When you have something to say – please let me hear it

So I’m an old guy.  I remember music from the ’40s, ’50s and ’60s.  What do I miss?


If I go to live music today, it’s often so loud, it’s painful.  Not only that, it’s so loud I can’t hear it.  I can’t tell one instrument from another, and usually can’t hear the bass or keyboard at all.  One or more of the band members might as well not be there.  Sometimes even the lead singer.

Loud noises make ears clench and shut down.  I know a very talented guy who plays great guitar and bass.  Sings good, too.  But when I heard him and his band live, it was so loud it literally wasn’t musically audible.

What’s up with that?

Take the Rolling Stones, the original bad boys.  Listen to the guitar lead-in to Satisfaction.  (OK, so maybe I don’t remember the title or all the words, but I remember not getting any.  It spoke to me.)  Every note is distinct.  Every word in the song is distinct.  Every instrument is distinct (at least in my memory).  There’s no doubt about what it says and how it says it.  Even Bob Dylan, who sometimes get imitators these days who mumble incomprehensibly, and may have had a better guitar than a voice, had no trouble getting “lay, lady lay” across.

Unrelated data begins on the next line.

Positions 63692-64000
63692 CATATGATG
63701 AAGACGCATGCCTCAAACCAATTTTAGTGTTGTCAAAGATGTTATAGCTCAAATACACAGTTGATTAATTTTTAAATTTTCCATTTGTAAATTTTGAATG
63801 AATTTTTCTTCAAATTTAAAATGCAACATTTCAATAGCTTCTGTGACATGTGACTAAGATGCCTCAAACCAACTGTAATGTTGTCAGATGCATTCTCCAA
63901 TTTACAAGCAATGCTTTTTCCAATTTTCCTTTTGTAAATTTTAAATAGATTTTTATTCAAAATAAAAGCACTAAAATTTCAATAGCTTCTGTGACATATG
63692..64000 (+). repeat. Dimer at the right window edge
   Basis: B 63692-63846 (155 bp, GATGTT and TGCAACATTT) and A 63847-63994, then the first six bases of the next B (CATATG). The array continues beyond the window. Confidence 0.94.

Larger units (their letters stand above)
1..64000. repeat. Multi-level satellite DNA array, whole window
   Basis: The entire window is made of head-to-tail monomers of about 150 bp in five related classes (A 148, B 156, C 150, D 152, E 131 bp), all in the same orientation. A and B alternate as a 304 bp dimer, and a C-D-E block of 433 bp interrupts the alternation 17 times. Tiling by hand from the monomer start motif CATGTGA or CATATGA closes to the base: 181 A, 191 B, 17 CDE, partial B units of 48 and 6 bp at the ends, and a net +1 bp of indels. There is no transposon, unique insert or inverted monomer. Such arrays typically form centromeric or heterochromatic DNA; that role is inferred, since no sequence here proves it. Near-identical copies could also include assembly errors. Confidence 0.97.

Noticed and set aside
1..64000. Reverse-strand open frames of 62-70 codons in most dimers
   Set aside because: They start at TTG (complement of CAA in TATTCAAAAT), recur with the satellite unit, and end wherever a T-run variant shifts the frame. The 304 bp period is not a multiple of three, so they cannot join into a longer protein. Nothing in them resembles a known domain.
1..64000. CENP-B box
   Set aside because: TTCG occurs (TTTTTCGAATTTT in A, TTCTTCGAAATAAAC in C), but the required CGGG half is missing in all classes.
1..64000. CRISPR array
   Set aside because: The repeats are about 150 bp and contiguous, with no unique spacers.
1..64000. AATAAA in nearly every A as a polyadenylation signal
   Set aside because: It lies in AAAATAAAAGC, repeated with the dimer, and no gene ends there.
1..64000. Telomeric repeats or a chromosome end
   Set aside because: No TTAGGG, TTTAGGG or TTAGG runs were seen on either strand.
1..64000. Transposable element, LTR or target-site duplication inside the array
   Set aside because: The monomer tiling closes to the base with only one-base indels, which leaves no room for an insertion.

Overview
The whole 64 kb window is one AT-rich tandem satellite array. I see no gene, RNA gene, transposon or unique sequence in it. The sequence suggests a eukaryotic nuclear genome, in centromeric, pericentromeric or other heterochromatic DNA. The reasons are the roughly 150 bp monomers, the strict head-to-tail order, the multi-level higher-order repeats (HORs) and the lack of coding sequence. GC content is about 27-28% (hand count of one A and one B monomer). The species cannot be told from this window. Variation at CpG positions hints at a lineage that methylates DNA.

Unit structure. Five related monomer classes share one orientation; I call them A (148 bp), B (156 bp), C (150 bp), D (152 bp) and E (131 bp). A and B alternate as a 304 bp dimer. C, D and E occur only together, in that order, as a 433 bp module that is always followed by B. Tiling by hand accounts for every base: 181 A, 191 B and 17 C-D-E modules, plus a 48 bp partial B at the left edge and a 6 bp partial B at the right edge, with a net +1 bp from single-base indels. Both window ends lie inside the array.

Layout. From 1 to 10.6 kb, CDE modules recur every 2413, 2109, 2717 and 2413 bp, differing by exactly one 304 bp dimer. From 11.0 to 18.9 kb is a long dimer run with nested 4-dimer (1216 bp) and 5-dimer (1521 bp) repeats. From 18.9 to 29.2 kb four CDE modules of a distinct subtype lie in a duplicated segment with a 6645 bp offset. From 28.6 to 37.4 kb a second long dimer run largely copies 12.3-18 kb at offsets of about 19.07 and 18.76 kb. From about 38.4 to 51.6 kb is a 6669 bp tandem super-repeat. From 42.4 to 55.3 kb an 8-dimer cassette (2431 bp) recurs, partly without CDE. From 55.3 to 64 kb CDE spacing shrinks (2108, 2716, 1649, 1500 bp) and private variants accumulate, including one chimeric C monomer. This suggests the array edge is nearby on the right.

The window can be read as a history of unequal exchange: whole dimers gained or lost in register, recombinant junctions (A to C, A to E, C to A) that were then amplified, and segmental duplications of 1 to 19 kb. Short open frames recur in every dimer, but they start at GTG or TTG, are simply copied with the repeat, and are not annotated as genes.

But when I hear stuff today that’s loud and over-distorted – it just all runs together – and falls apart.  Even if it’s as important as Abe Lincoln delivering the Gettysburg Address, or Winston Churchill during the Battle of Britain, it’s like trying to hear one voice in a screaming football game.  Or trying to hear that killer guitar riff in an avalanche of screaming Skil saws.

I recently listened to tracks laid down by someone I knew had to be good, whom I like and want to be good.  But I couldn’t hear it for all the distortion and instruments smeared together.  So with all due respect to musicians who are many times more talented than my thumb-plunking on a guitar –

When you have something to say – please let me hear it.

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